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Print version ISSN 0012-7353

Dyna rev.fac.nac.minas vol.84 no.203 Medellín Jan./Dec. 2017 


Using the MACBETH Method to improve the scenario analysis tool PESTEL in large civil construction projects

Usando el Método MACBETH para mejorar la herramienta de análisis de escenarios PESTEL en grandes proyectos de construcción civil

José Geraldo Lamas Leite a   , Luiz Carlos Brasil de Brito Mello a   , João Carlos Correia Baptista Soares de Mello a   , Eduardo Picanço Cruz b   , Carlos Navarro Fontanillas b  

a Escola de Engenharia, Universidade Federal Fluminense, Niterói, Brasil.,,

b Faculdade de Administração, Universidade Federal Fluminense, Niterói, Brasil.,


The paper presents a methodological study performing a prioritization of the PESTEL analysis factors on the pre-construction and assembly environments of large civil engineering projects. The objective is to test if it is possible to use the decision making support methodology MACBETH to generate a hierarchy scale among criteria that might behave as a Pareto distribution. According to an expert choice, four of the ten alternatives represent 72.16% of the preference of the consulted expert. The answer does not represent a Pareto distribution, but does not invalidate the hypothesis. It is possible that the judgment of some specialist comes closer to such a phenomenon.

Key words: Decision-making; multicriteria; civil engineering projects.


El artículo presenta un estudio metodológico que realiza una priorización de los factores de análisis PESTEL en los entornos de pre-construcción y montaje de grandes proyectos de ingeniería civil. El objetivo es comprobar si es posible utilizar la metodología de apoyo a la toma de decisiones MACBETH para generar una escala de jerarquía entre los criterios que podrían comportarse como una distribución de Pareto. Según una elección de un experto, cuatro de las diez alternativas representan 72,16% de la preferencia del experto consultado. La respuesta no representa una distribución de Pareto, pero no invalida la hipótesis. Es posible que el juicio de algún especialista se acerque a tal fenómeno.

Palabras-clave: Toma de decisiones; multicriterios; proyectos de ingeniería civil.

1. Introduction

The present paper has as its main feature being a methodological study aiming at, from the Macbeth method of decision making developed by [1], performing a prioritization of the PESTEL analysis factors on the pre-construction and assembly environments of large civil engineering projects. In this sense, the main hypothesis is that the Macbeth method must be able to generate a Pareto distribution [2] where there are "few, but of great importance" and "many, but of little importance" factors.

The instability revealed in a crisis situation in institutions always allows a reflection on the impacts of any actions on the most varied fronts. In the case of large civil engineering projects, this reflection must be elaborated collectively and with the greatest methodological severity, because of the volume required for their application, as well as their impacts.

Concerning such civil engineering projects, a literature review allows identifying that this area, throughout the years, has absorbed management concepts in order to improve the quality and rationalize the execution on the construction sites. However, depending on the magnitude of certain projects, more management elements may be required, mainly concerning planning and decision-making.

Projects which demand a long-term execution and which are indivisible such as the construction of refineries, hydropower and nuclear plants are normally finalized with external scenarios significantly different from those at the beginning. These infrastructure constructions are part of the agenda mainly on the BRICS countries, due to the necessity of growth and the opportunity emerged with the creation of the BRICS bank, which in its first resources release, in 2016, issued a total amount of US$ 811 million, for renewable energy projects in four of its member countries [3].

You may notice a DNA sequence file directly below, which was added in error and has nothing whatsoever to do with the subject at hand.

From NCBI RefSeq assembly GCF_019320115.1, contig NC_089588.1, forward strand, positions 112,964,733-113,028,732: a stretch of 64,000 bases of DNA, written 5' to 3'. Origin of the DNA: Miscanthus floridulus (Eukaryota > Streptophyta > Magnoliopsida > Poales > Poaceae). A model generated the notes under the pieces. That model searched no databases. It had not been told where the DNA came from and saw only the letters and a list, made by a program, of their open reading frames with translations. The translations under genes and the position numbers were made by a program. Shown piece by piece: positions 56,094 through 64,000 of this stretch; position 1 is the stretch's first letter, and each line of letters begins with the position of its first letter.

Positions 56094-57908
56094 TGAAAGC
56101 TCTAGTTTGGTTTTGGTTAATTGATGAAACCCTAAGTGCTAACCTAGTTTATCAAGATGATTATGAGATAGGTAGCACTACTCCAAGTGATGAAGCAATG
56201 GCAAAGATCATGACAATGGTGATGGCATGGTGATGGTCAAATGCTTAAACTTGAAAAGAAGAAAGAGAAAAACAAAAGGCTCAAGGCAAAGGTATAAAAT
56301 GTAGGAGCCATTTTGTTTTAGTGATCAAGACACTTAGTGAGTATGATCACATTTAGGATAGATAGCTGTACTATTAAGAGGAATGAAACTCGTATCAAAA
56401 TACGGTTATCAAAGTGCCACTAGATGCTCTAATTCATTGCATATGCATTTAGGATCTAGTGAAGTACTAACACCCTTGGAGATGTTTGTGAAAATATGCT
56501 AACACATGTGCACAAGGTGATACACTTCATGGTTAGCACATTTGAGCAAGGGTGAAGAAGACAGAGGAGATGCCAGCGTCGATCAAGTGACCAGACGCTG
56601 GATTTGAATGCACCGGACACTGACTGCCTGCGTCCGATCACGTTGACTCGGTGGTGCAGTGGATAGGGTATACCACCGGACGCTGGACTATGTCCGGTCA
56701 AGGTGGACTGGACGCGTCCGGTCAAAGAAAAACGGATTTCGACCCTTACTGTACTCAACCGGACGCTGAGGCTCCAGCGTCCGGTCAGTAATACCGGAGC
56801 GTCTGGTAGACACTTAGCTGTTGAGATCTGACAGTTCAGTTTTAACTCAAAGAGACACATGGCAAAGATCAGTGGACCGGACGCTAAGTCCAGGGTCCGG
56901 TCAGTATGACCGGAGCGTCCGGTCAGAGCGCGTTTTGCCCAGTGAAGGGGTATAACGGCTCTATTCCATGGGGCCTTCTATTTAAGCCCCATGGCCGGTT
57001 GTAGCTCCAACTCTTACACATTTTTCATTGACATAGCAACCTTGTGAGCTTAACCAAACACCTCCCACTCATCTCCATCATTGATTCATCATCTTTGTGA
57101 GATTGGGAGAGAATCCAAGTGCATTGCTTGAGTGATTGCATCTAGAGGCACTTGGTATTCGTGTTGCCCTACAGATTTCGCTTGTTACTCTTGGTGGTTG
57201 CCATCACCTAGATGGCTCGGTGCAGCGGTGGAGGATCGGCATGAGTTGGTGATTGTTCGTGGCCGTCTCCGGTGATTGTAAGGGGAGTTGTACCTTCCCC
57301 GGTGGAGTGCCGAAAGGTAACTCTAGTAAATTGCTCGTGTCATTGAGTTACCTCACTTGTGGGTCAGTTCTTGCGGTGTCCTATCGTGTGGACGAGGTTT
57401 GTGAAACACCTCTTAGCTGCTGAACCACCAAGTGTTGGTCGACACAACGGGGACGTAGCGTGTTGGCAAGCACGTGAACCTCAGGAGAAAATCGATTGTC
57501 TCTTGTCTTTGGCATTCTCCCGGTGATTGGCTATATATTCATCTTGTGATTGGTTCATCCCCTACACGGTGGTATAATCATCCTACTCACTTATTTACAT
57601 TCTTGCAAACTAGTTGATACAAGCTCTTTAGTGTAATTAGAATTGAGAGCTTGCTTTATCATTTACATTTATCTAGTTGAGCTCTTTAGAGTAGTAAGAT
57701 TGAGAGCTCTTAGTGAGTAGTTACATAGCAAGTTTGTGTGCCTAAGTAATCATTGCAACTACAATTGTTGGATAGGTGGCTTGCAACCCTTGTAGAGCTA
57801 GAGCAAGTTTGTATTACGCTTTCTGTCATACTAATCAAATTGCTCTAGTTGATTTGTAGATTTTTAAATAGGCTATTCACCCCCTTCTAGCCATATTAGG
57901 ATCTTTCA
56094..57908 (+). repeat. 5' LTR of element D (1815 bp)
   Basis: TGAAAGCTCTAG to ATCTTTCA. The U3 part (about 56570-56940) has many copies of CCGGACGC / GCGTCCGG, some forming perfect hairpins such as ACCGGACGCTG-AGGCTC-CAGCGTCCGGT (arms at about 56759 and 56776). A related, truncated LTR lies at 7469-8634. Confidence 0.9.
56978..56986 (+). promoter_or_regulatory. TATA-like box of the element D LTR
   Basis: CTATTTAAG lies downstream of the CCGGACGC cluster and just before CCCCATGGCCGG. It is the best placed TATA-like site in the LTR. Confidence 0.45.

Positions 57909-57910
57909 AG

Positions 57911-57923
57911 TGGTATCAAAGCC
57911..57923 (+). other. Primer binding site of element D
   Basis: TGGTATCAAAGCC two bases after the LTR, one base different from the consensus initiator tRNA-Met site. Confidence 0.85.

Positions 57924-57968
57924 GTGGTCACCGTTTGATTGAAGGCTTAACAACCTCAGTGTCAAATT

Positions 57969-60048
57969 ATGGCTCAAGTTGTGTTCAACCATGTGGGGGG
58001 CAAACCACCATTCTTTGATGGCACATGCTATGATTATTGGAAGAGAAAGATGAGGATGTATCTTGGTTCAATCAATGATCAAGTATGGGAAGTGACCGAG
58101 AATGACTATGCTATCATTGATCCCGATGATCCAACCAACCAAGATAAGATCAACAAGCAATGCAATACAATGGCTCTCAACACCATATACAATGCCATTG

A research done by consultant Grant Thornton International revealed that the lack of investments in infrastructure in emerging countries such as the BRICS or in Latin American countries is the greatest challenge faced by entrepreneurs. According to the study, 45% of the companies in these countries mention the transport infrastructure as the greatest impairment to growth [4]. For instance, the construction of the Petrochemical Complex of Rio de Janeiro (Complexo Petroquímico do Estado do Rio de Janeiro - COMPERJ) is highlighted. The aforementioned construction started in March 2008 to be concluded in September 2012. After several schedule revisions, caused by externalities unpredicted in the initial project, it is estimated that the conclusion will occur in 2023 [5] - that is, if the current crisis in Brazil doesn't postpone this deadline once again.

Despite that, the high complexity of the construction works which involve the mentioned infrastructure projects demands a corresponding effort concerning the planning and the decision making - that is, a wide data survey and information processing. [6], on a seminal text on the multi-criteria methodologies for supporting decision making enumerate three axioms about the creation of criteria for the decision making: (i) exhaustibility (ii) cohesion; (iii) non-redundancy. It is expected that the decision makers, as they try to achieve exhaustibility when searching a set of criteria, find out that several of those are redundant. Thus, there must be a balance effect when one observes the axioms (i) and (iii). On the other hand, it is precisely the characteristic of projects that the present paper proposes to discuss which worries the authors: in studies of such a magnitude (complex, expensive and with high risks) the commitment to perform a exhaustive planning may be translated into a significant amount of judgment criteria, ignoring the third axiom.